New polling numbers out of Pennsylvania suggest that President Obama’s bid for a second term could be on somewhat shaky ground in the industrial midwest — aka the “Rust Belt” — as his support in the region has eroded in recent months.

In a Quinnipiac University poll conducted late last month, just 43 percent of Pennsylvania voters approved of the job Obama is doing in office while 54 percent disapproved.

In a head-to-head matchup, Obama and former Massachusetts governor and 2012 presidential candidate Mitt Romney are in a dead heat — 44 percent Romney, 42 percent Obama —, which is a significant change from a June Quinnipiac poll that showed the president leading Romney by seven points.

The Pennsylvania data is the latest piece of evidence that Obama’s numbers in the Rust Belt — loosely defined as Pennsylvania, Michigan, Ohio and Wisconsin — is nowhere near where he and his political team would like them to be 15 months from an election.

Slower-than-the-national-average population growth in the Rust Belt means that the four states mentioned above will lose four congressional districts before 2012 but the quartet remains an electoral treasure trove for any national candidate.

(The Rust Belt.)

And, in 2008, Obama carried all four with (relative) ease; he won Michigan, Wisconsin and Pennsylvania by double digits and Ohio by five points over Sen. John McCain (R-Ariz.)

But, in addition to the Pennsylvania survey there have been several other polls conducted this summer suggesting that the Rust Belt is likely to be far more competitive in 2012 than it was in 2008.

In Ohio, a Quinnipiac University poll in mid-July showed 46 percent of voters approving of how Obama was handling his job and 50 percent disapproving. In a head to head against Romney, it was Obama 45 percent and Romney 41 percent.

An EPIC-MRA poll conducted last month in Michigan found Romney taking 46 percent to Obama’s 42 percent. That result may be skewed somewhat, however, due to Romney’s home state connections in the Wolverine State. (Romney’s father, George, was the governor of Michigan during the 1960s.)

The news for Obama was slightly better in Wisconsin where the Badger Poll found that 50 percent approved of the job he was doing as compared to 44 percent who disapproved — although nearly two thirds of the sample (64 percent) described themselves as “dissatisfied” with the way things were going in the country.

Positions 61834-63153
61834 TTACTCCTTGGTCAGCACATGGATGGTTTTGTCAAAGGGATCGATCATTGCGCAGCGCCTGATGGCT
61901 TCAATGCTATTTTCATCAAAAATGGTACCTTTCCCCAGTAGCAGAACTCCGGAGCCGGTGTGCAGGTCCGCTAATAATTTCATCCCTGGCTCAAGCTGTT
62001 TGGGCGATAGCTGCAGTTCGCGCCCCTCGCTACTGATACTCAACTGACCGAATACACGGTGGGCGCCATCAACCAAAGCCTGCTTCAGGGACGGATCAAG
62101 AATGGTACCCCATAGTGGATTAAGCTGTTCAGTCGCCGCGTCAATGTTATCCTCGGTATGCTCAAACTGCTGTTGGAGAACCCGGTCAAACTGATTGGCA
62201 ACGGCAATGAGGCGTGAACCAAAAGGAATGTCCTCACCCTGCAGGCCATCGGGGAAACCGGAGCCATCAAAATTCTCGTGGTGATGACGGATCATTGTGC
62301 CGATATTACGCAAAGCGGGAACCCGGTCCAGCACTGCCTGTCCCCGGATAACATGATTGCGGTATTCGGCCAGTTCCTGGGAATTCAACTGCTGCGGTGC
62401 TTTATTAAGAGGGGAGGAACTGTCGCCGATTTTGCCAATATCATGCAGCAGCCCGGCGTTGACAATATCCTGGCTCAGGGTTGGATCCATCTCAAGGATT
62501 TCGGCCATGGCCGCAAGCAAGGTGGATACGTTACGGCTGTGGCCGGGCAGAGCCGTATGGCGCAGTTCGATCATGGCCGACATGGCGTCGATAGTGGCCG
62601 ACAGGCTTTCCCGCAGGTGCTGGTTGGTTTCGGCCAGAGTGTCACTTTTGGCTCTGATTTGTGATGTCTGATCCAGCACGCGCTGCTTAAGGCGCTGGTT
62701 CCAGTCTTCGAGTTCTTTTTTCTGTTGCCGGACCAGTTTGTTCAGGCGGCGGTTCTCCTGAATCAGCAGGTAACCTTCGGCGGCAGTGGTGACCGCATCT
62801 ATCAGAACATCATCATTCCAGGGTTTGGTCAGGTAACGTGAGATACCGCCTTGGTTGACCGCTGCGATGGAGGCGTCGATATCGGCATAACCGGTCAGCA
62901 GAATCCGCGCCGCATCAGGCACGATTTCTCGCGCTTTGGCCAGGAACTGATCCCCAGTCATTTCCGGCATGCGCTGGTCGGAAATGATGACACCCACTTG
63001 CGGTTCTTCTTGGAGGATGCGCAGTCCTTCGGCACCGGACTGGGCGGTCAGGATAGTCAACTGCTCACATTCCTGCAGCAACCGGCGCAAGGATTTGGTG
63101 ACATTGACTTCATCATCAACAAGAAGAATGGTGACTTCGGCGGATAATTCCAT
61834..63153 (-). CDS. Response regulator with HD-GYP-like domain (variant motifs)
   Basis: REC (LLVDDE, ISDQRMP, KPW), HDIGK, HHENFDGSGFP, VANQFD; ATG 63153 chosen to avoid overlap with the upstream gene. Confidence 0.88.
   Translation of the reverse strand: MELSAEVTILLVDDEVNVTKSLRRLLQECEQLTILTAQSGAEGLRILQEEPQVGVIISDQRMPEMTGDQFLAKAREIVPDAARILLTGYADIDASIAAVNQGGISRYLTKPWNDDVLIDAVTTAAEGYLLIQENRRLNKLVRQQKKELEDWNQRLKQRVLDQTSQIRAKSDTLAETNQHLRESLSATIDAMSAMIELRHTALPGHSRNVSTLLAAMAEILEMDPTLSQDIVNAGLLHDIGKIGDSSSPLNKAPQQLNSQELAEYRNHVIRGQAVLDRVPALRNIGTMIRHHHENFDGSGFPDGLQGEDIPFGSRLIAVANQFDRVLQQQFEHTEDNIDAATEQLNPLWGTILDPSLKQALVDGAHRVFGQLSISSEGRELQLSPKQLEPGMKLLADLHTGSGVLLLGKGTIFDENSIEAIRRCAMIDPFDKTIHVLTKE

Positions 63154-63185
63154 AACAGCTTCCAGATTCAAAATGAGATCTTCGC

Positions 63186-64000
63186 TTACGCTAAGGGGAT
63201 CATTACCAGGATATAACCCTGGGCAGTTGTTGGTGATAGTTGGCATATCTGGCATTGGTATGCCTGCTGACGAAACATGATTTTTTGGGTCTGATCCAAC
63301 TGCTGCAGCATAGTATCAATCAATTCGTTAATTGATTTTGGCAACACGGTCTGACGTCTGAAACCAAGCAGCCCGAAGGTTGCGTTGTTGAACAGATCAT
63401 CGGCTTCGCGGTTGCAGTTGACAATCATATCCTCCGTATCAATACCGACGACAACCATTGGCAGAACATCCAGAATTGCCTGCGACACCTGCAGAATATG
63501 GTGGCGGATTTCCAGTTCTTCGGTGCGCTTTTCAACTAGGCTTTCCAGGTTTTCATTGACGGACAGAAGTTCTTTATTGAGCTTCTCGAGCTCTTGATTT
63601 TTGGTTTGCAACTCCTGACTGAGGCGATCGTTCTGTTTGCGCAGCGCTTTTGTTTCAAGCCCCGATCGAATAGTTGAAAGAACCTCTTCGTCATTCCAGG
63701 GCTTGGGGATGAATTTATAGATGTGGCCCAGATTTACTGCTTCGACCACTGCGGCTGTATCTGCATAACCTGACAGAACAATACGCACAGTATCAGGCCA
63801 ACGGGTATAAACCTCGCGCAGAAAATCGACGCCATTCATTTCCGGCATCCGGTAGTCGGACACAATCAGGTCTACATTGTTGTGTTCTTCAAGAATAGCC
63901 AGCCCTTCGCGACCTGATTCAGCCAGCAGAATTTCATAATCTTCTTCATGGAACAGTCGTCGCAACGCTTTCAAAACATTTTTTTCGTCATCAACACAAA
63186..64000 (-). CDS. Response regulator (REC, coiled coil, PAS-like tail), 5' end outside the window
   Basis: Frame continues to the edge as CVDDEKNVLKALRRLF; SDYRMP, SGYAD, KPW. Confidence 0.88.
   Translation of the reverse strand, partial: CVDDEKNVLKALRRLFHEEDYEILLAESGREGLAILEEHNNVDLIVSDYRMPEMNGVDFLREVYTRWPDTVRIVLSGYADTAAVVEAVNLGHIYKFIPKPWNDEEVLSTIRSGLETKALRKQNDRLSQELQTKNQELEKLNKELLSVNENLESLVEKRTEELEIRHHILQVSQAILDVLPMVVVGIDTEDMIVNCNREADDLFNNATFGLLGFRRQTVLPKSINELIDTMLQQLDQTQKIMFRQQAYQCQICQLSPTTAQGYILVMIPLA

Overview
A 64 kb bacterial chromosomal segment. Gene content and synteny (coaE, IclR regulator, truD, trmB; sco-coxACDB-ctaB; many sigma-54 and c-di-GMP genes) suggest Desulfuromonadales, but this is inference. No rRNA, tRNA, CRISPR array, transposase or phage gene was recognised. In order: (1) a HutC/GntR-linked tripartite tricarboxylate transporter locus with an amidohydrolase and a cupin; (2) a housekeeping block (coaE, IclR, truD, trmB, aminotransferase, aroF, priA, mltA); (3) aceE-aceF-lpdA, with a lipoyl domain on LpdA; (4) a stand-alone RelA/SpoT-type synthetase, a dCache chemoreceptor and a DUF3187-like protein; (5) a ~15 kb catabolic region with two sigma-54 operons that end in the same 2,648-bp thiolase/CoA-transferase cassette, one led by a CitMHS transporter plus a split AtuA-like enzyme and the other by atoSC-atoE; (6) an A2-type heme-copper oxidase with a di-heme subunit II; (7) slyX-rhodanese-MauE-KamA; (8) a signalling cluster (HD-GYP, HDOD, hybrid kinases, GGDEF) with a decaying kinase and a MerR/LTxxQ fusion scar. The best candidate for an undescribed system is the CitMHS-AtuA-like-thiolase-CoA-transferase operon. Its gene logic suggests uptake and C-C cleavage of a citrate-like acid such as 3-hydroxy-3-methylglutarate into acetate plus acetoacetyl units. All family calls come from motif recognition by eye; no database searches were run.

(Worth noting: Public Policy Polling data in Michigan and Ohio showed Obama in stronger shape in each state but due to questions with the survey’s methodology the Post doesn’t publish the firm’s results.)

While Obama’s numbers seem to have taken a hit in the Rust Belt over the past few months, there are several reasons why he and his team don’t need to go into full panic mode yet.

Most importantly, history is on Obama’s side. No Republican presidential nominee has won Wisconsin since Ronald Reagan back in 1984 and George H.W. Bush in 1988 was the last GOP nominee to carry either Pennsylvania or Michigan.

(George W. Bush came the closest to breaking that streak in each of the three states; he lost Wisconsin by less than a point and came up three points short in Pennsylvania and Michigan in 2004)

Ohio has long been competitive at the presidential level with each side winning it twice in the last four elections.

The other reason to take the polling cited above cum grano salis is that the race has yet to engage in any meaningful way. Republicans won’t settle on their nominee until the early spring (at the earliest).

That means that most voters still know very little about the Republican field and may well simply be choosing someone other than Obama when asked a ballot test question by pollsters. Once the race is fully joined, it will be a choice between a well-defined Obama and a well-defined — for good and bad — Republican nominee.

Events, too, are likely to intervene. Obama allies note that the Pennsylvania Quinnipiac poll was taken in the heat of the debt ceiling debate when no politicians looked all that good.

With a deal done, they argue, Obama’s numbers will improve. There is some evidence in the poll to back up that idea; 44 percent of Pennsylvania voters said Obama was acting more responsibly in regards the debt debate as opposed to 37 percent who said Republicans were the more responsible party.

Obama’s fate in the Rust Belt, like his fate in the rest of the country, almost certainly hinges on the relative health of the economy. But, with economic anxiety riding higher in the Industrial Midwest than in almost any other region of the country, the President’s task of convincing voters that he has earned four more years will be that much more difficult.

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